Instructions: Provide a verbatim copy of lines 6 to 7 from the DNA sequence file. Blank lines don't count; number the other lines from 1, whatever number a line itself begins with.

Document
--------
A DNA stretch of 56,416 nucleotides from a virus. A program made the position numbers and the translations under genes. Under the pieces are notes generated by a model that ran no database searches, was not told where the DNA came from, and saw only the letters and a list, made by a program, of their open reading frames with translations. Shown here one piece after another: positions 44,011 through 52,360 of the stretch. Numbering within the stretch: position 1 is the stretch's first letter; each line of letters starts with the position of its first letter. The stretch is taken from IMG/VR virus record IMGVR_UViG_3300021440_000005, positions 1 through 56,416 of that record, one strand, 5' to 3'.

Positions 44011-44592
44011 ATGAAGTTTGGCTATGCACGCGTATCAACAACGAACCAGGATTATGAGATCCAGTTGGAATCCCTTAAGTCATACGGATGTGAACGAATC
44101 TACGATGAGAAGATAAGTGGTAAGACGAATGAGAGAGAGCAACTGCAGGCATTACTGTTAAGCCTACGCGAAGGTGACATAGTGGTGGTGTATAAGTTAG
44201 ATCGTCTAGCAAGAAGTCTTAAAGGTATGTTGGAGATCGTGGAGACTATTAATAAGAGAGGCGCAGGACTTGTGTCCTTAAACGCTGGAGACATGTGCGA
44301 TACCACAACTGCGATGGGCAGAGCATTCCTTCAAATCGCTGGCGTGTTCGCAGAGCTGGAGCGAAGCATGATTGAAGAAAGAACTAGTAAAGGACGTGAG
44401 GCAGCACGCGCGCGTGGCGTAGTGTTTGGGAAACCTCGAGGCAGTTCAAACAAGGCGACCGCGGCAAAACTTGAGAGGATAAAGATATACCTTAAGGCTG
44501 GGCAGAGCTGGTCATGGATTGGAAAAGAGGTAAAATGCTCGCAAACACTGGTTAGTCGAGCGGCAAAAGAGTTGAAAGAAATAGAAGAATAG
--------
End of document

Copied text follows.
44301 TACCACAACTGCGATGGGCAGAGCATTCCTTCAAATCGCTGGCGTGTTCGCAGAGCTGGAGCGAAGCATGATTGAAGAAAGAACTAGTAAAGGACGTGAG
44401 GCAGCACGCGCGCGTGGCGTAGTGTTTGGGAAACCTCGAGGCAGTTCAAACAAGGCGACCGCGGCAAAACTTGAGAGGATAAAGATATACCTTAAGGCTG